Whilst Shoaib Malik remains a sensible choice due to his new-found confidence, Mohammad Hafeez has also been enjoying a period of renaissance which will please Pakistan fans. In a sense, the tried-and-tested brigade represents the answer to call of including "experience" in the Pakistan squad, which the selectors have succumbed to. But the real excitement for Pakistan supporters is in the youth section.
In Imad Wasim, Pakistan have a more than an able all-rounder who has the ability to take the game to the opposition in more ways than one; whilst Shadab Khan, fresh from his success in the limited-overs series against the West Indies is also one to watch, as his debut series yielded a total of 15 wickets in seven games; Hasan Ali, with his brilliant array of slower deliveries, can put a dent in any batting line-up; and a fired-up Mohammad Amir could prove to be a match-winner for Pakistan. Whilst the bowling has never really been a problem for Pakistan, it is also heartening to see that the batting seems to have enough teeth now to challenge a confident Indian bowling line-up.
If Pakistan are to go head-to-head with a rampant Indian batting line-up, it will be the likes of Babar Azam, with a fantastic run in ODIs with 1322 runs and five centuries to his name, who will be the standard-bearer for their team.
Fakhar Zaman may be a name not known to many outside Pakistan but anyone watching the recently concluded Pakistan One-Day Cup would have seen the excellence in his batting, which led his team Balochistan to lift the domestic trophy.
The weight of history, where India has traditionally ruled the roost in ICC competitions, could well put a reverse pressure on the current title holders. Regardless of any pressure, the fact is that the Indian batting line-up reads like the who’s who of world cricket, boasting of names like Virat Kohli, Rohit Sharma, Shikhar Dhawan and Yuvraj Singh. It will take a performance of some grit to defy the odds if Pakistan are to win in the Midlands.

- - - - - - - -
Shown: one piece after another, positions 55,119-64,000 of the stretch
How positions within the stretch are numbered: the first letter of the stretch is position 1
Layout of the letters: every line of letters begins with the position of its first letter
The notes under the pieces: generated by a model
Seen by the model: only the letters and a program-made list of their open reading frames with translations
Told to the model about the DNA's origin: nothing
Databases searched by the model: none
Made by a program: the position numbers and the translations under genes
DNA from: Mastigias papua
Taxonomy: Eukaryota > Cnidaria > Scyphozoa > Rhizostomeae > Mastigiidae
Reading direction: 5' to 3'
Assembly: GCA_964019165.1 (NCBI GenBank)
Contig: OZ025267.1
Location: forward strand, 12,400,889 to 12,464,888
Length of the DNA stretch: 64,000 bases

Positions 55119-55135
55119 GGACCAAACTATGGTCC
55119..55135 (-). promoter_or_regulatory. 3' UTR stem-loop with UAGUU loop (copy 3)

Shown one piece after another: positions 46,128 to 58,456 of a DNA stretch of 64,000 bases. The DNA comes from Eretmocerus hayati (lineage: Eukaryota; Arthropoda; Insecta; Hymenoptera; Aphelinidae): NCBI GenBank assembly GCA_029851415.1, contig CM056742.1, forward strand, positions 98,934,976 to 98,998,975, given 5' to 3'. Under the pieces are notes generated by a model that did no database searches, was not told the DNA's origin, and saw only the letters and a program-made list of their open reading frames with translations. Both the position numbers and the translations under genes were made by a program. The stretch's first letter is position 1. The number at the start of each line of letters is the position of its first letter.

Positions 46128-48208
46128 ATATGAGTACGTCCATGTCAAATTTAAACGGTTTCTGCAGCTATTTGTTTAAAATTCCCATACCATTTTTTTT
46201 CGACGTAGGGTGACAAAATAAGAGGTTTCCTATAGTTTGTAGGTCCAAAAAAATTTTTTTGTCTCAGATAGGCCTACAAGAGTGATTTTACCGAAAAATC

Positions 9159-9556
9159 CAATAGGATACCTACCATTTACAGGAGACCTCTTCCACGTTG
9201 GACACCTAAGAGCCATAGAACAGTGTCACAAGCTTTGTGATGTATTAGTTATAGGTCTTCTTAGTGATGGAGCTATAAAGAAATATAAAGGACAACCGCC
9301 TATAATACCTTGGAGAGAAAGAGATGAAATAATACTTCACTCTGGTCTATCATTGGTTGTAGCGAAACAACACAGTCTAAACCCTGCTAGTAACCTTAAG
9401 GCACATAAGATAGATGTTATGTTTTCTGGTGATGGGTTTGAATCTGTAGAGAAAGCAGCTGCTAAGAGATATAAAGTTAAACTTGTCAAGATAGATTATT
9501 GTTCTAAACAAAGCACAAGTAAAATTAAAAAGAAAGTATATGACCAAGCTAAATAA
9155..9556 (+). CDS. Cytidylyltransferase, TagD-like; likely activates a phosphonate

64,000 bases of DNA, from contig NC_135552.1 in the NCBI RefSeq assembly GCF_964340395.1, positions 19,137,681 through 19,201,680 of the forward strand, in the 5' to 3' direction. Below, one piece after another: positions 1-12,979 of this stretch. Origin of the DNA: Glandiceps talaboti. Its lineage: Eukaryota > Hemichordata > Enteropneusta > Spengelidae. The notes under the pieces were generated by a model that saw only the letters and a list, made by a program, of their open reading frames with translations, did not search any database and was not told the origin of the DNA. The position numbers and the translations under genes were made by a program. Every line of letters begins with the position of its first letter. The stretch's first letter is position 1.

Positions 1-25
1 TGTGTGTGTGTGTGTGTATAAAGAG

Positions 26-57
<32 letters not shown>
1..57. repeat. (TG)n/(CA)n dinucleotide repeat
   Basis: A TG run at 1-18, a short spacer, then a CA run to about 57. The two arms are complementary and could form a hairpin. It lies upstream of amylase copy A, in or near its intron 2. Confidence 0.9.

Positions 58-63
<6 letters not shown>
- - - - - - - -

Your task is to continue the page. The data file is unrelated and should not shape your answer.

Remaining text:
What Pakistan do have now, and which could have been lacking in previous years, is a captain in the shape of Sarfraz Ahmed who is no stranger to courage and possesses a distinct never-say-die-attitude. He leads from the front with an iron will and determination and as his current stellar record in ODIs seems to suggest, his team responds with the same enthusiasm.
Pakistan know that they will have their toughest game when they step onto the field in Edgbaston but they will do so confident in the knowledge that they have the ability to fight fire with fire. Whilst Ganguly’s optimism bordering on arrogance and his analysis of the record books may have some merit, he and India will be well-advised to not underestimate the resolve in Sarfraz’s team. As previous opponents have found out over the years, writing off a dangerous opponent like Pakistan can play into their hands.
Updated Date: May 29, 2017 14:48 PM